» mercury theatre ¦ What You Can Get Away With

350x350.fitandcropIt’s been a while since I’ve done a review of anything here, but I wanted to spread the word about this production, in the hope that it might spur some of you into going to see it.

The Fitzrovia Radio Hour are a company that have been producing live versions of 40s and 50s style radio broadcasts – complete with traditional sound effects produced on stage – since 2008. They’ve come together with Colchester’s Mercury Theatre to produce a version of Dracula that’s a fantastic piece of stage comedy.

We’re invited in as the studio audience to watch a BBC radio production of Dracula. The company’s lead performer, Mr Starkey (perhaps better known to my readers as Doctor Who‘s Strax) helps set the scene for us. Some of the regular repertory company’s finest performers will be presenting us with a dramatic presentation of Bran Stoker’s Dracula, and to add some verisimilitude to the performance a real-life Romanian aristocrat, Count Alucard, will be playing the part of Dracula. Meanwhile, outside the studio, Britain is about to be battered by violent storms accompanied by thunder and lightning, and a number of mysterious deaths have been occurring in the vicinity of Broadcasting House…

What follows is two stories in one: the adaptation of Dracula being performed with all the plum tones and ham acting one expects from early radio drama; and the events going on inside the studio as members of the company renew old feuds and start new flirtations, cues are missed, sound effects are generated, and Count Alucard’s behaviour becomes increasingly harder to explain as method acting.

The whole thing comes together to produce a wonderfully funny performance and the cast are all superb in their roles, bringing some perfect comic timing (including some wonderfully comedic pauses in the delivery) and interaction with the audience. My only complaint would be that there are so many different things happening on stage at various times it’s hard to be sure that you’re experiencing everything that’s going on – while your attention is focused on the performers at the main microphone, something else could be going on at the effects table at one side of the stage and with the piano player at the other. It’s all expertly put together, and the escalating level of farce is carefully managed to not overwhelm the story.

I’d definitely recommend going to see this if you can – it’s on at the Mercury until the 15th November (go here to book tickets and find out more) and I don’t know if it will have performances anywhere else afterwards, or if it will just be a little theatrical gem for us in the East to tell you all about.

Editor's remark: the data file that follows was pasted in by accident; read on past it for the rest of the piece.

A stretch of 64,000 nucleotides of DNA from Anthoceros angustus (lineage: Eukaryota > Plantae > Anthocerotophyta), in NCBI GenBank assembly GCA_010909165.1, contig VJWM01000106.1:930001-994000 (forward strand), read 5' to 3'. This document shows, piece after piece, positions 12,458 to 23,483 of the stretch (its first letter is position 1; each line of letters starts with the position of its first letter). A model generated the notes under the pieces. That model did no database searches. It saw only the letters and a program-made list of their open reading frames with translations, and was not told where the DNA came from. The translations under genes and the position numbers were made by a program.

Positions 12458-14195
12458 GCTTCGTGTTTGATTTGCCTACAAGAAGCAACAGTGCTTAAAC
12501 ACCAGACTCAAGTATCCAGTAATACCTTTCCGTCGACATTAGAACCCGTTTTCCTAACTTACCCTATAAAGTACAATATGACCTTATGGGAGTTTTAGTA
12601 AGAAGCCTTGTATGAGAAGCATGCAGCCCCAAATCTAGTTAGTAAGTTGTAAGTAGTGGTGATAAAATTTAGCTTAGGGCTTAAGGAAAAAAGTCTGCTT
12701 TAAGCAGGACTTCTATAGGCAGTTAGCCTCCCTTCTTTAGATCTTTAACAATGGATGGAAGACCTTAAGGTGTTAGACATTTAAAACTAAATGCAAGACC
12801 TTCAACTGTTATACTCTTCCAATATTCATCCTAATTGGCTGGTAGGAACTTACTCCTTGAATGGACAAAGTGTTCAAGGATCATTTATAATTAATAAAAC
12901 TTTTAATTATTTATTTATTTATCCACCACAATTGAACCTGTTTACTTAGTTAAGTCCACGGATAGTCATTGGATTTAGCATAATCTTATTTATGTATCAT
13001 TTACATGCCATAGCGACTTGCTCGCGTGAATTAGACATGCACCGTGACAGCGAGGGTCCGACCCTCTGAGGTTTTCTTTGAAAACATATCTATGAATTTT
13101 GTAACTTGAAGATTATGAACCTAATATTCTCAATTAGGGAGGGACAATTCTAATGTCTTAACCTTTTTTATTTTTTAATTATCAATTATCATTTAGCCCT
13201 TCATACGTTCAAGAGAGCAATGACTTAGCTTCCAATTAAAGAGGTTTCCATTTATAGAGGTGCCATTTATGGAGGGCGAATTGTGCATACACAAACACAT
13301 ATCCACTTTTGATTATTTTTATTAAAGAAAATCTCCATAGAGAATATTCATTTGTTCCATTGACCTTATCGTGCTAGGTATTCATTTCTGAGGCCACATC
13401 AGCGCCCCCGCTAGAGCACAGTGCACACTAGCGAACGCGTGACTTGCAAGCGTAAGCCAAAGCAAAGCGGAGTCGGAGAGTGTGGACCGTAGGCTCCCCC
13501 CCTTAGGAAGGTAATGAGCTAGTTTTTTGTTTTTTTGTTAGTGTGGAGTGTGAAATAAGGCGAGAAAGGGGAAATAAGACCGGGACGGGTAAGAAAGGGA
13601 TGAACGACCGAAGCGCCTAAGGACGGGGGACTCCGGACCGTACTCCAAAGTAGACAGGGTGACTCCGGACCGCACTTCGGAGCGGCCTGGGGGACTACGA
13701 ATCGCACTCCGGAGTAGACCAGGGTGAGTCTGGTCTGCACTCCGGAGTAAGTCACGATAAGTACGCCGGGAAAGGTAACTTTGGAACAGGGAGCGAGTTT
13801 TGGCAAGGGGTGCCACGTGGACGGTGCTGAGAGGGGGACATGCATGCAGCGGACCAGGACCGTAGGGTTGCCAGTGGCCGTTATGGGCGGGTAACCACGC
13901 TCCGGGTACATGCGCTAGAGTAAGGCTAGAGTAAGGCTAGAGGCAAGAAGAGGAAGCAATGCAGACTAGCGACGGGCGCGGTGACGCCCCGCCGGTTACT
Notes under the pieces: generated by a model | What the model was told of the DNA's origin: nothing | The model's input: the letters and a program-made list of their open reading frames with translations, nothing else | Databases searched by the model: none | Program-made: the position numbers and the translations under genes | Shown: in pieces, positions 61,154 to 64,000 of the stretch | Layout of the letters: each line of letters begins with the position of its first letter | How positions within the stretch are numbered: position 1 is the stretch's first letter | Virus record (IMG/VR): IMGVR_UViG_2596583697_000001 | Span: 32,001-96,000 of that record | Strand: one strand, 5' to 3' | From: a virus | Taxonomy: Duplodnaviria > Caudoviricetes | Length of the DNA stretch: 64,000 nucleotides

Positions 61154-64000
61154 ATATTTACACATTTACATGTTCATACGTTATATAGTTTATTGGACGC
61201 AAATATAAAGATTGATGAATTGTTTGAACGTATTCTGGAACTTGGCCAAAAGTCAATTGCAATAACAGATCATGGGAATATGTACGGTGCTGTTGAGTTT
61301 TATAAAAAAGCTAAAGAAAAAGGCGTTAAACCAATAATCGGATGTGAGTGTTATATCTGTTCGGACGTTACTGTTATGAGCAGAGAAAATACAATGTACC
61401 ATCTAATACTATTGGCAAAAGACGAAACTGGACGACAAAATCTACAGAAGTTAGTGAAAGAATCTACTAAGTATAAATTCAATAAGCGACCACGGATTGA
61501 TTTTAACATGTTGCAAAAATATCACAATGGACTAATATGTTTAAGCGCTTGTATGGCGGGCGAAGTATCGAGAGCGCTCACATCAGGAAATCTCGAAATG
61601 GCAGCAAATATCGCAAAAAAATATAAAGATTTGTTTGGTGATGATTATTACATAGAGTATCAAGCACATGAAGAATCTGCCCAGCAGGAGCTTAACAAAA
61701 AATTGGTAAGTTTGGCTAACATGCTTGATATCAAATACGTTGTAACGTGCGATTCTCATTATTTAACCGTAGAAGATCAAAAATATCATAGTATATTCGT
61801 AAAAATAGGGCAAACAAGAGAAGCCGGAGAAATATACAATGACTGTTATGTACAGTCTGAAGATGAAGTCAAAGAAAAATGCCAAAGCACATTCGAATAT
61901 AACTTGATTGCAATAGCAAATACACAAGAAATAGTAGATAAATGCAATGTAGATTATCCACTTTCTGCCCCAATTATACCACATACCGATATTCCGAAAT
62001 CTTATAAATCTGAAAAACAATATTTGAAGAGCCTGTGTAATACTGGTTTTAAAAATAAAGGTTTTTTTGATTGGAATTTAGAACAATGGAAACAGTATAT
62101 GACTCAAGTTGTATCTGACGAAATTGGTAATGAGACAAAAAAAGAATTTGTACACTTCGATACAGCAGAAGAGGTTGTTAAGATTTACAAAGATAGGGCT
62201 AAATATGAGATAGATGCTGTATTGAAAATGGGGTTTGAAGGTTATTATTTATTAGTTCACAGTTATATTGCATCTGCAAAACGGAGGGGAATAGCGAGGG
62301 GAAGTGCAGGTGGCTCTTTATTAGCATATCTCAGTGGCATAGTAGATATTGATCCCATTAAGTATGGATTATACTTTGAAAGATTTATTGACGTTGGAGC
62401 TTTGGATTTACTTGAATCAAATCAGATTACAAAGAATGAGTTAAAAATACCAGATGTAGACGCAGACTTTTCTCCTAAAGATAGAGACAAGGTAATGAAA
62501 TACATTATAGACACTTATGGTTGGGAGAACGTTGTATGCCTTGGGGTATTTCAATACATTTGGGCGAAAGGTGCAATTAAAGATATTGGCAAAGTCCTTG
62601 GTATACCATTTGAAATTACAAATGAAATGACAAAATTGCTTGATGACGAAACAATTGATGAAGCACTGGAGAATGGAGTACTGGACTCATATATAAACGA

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Last night I went to see Hamlet at Colchester’s Mercury Theatre. This was the first presentation from the Mercury’s participation in the interACT international theatre network, produced by the NI Drama Theatre of Skopje in Macedonian with English subtitles.

I could wax lyrical about the performance, but I’ve found this review that echoes many of the same points I’d make, so why duplicate? What I did notice was that the audience was following what was a very powerful performance, laughing at the moments where the director had pulled out moments of absurdity and black humour from the script, notably Hamlet’s meeting with Rosencrantz and Guildenstern and a rather amusing twist in the arrival of Fortinbras at the end. I won’t spoil it, just in case you’re going to see it in the couple of days before it ends.

One thing I did notice was that a lot of the international dimension to the setting was kept in, setting Elsinore as a place surrounded by war, and providing an explanation for some of the industrial bleakness of the stage. Claudius is presented here as a sadistic tyrant, chairing a drab politburo high above the ground and it’s hard not to wonder how much the last two decades (and more) of Balkan history influences their perception of Hamlet.

It’s easy to sneer at the idea of a production like this, and I’m quite sure some people saw that the Mercury was presenting this, made up a theory that they’d be following it with the Merry One Legged Lesbians Of Windsor and then ranted about the public sector gravy train or something similar. But this isn’t just some randomly chosen attempt at obscurity and audience alienation, but part of a strategy to show how theatre can help build new relationships across Europe and beyond. Because of this staging in Hamlet – and the exchange tour of Stockholm to Macedonia and Bulgaria later this month – Colchester’s profile as a cultural centre is being raised, and it may provide a springboard for further links in heritage, tourism and trade that could benefit all of us.

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